icon
kmt logo block 正體中文 | 日本語
block
new icon  
img
title img
about kmt KMT Introduction Chairman's Biography Organization History Charter block
block
img
block block block KMT News block General News block Editorials block Survey block Opinions block block
header image

Set Aside Cross-Strait Enmity, Give Priority to Law and Reason

icon2011/02/10
iconBrowse:2605

Set Aside Cross-Strait Enmity, Give Priority to Law and Reason

 

(A Commentary)

 

C.V. Chen, Professor of Law

United Daily News (Taipei, Taiwan, ROC)

A Translation

February 8, 2011

 

Summary

 

The government of the Philippines has repatriated 14 Taiwanese fraud suspects to the Chinese Mainland. Our Ministry of Foreign Affairs immediately lodged a protest. The MAC is negotiating with its Mainland counterpart, in the hope that the suspects can be turned over to Taipei. Setting aside ideology and cross-Strait enmity and giving priority to the law and reason, is returning the 14 Taiwanese suspects to Taiwan an arrangement most consistent with jurisprudence?

 

Full Text below:

 

The government of the Philippines has repatriated 14 Taiwanese fraud suspects to the Chinese Mainland. Our Ministry of Foreign Affairs immediately lodged a protest. The MAC is negotiating with its Mainland counterpart, in the hope that the suspects can be turned over to Taipei. Setting aside ideology and cross-Strait enmity and giving priority to the law and reason, is returning the 14 Taiwanese suspects to Taiwan an arrangement most consistent with jurisprudence?

 

Taipei argues that the suspects are from Taiwan. It argues that the perpetrators' nationality should determine which government has jurisdiction. Beijing argues that the victims are Mainland Chinese. It argues that the victims' nationality should determine which government has jurisdiction. It argues that the effects of the crime were felt on Mainland China. Manila argues that the crime was committed in the Philippines. It argues that the host state should have priority. It would seem that every state has a ground for its claims, and that every state has reason on its side.

 

So which state should have priority? The author feels we must decide which of the three factors, the nationality of the suspect, the nationality of the victim, and the state in which the crime was committed, is the most relevant. Which government will see that justice is done? Which government will see that future crimes are deterred? The answer will determine which state should take charge.

 

The usual rule is that the state which has territorial jurisdiction, i.e., the state in which the crime occurred, should take charge. Therefore, the Philippines' claim that it should have priority because the crime occurred within its territorial jurisdiction, is valid. Mainland China's claim that it should have priority, is also legitimate. After all, the victims were Mainland Chinese. The repercussions of the crime were felt on Mainland China. Since the victims were on the Mainland, Beijing should find it easier to gather evidence. By contrast, Taipei's only connection with the case is that the suspects are Republic of China citizens.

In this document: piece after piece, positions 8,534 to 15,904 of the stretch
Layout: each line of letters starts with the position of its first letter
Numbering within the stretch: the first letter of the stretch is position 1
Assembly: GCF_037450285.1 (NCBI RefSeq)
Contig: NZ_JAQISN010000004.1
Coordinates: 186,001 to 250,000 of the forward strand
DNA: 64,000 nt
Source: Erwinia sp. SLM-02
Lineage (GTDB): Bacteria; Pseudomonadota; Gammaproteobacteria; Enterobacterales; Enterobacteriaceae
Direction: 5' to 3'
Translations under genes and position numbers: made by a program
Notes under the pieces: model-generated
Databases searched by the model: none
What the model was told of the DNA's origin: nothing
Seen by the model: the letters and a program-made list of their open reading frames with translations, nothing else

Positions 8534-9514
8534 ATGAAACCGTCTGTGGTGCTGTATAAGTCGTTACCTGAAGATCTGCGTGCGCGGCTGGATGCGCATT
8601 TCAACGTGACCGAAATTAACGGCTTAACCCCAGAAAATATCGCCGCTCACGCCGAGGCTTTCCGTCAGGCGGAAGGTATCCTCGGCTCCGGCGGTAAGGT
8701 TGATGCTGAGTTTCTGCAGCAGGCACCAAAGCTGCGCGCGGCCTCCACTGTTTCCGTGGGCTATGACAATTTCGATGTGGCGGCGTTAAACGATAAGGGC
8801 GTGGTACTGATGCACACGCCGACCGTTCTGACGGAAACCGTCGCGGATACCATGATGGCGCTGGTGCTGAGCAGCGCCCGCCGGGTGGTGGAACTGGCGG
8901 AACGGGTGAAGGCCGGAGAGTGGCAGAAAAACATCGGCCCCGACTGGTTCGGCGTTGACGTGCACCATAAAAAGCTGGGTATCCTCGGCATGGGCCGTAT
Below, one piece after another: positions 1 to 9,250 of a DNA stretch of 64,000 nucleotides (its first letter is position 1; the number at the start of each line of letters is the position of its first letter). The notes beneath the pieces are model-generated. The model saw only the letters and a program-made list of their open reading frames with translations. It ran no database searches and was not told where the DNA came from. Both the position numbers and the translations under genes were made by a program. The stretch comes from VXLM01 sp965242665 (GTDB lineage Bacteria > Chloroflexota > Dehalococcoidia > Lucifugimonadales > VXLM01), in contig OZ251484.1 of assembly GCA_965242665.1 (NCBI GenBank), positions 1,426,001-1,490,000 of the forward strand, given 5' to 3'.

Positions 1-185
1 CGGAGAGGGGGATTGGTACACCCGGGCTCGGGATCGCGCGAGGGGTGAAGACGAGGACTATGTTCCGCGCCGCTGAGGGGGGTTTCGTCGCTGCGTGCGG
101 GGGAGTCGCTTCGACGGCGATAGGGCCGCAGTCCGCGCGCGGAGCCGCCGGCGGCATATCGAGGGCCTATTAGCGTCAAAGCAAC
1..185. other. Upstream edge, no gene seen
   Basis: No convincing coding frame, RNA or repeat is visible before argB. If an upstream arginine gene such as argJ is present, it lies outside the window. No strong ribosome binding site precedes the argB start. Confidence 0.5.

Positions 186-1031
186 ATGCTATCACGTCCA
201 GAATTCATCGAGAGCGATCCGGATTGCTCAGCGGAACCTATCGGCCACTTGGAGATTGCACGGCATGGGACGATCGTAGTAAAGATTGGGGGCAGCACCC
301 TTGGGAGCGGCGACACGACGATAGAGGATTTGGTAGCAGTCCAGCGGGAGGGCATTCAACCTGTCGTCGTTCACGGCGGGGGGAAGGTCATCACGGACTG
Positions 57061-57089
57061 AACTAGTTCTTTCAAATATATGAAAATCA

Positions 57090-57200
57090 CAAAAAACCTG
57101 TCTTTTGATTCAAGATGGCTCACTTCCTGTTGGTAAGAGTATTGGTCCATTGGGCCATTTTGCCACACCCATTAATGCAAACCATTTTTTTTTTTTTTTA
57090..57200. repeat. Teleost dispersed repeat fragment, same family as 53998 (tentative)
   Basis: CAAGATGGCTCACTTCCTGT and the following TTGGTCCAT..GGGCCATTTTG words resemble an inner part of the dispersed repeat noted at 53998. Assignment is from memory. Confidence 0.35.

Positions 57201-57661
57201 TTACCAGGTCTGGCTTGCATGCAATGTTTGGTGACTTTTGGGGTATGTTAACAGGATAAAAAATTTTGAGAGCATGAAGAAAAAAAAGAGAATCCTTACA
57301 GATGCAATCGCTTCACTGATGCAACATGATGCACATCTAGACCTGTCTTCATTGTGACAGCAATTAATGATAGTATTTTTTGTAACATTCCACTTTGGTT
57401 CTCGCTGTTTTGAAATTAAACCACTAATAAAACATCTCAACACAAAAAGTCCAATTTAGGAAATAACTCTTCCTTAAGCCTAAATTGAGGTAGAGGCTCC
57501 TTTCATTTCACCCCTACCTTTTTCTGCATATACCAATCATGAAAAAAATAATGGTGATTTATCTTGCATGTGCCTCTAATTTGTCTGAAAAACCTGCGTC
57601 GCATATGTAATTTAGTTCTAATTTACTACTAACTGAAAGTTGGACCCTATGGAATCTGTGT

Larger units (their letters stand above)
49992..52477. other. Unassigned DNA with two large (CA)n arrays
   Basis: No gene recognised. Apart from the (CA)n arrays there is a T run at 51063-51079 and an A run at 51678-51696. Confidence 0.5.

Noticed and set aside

Suppose the Philippines had not extradited the suspects to the Mainland, but instead to Taiwan? Suppose Beijing, having accepted the suspects, in turn extradited them to Taiwan? How would Taipei go about conducting a criminal investigation? The crime was committed in the Philippines. The repercussions of the crime were felt on the Chinese Mainland. How would we go about collecting evidence? Would we subpoena Mainland Chinese victims, and compel them to come to Taiwan to testify? As we all know, the courts on Taiwan are hardly the most effective venues in which to hear criminal cases.

 

The standards governing the admissibility of evidence on Taiwan are extremely high. If the suspects were repatriated to Taiwan, evidence gathering would not be easy. We might not be able to compel the victims to testify. The suspects might need to be released due to insufficient evidence. This would encourage ROC citizens to commit crimes overseas. Is this injustice really what the public on Taiwan wants?

 

We should look into our hearts. Suppose the victims had been from Taiwan? How would we feel then? The Philippines decision to repatriate ROC citizens to the Mainland may not have been entirely rooted in legal reasoning. Its diplomatic relations with the Mainland may have been a factor. The reality is we are at a diplomatic disadvantage. But this is exactly why we must appeal to the rule of law and the rule of reason. Otherwise, when reality and even law and reason work against us, how can we assert our rights? How can we defend Taiwan? Or, more accurately, how can we defend fairness and justice?

 

 

iconAttachment : none 


Copyright©2019 Kuomintang Address: No.232~234, Sec. 2, BaDe Rd., Zhongshan District, Taipei City, Taiwan (ROC)  
image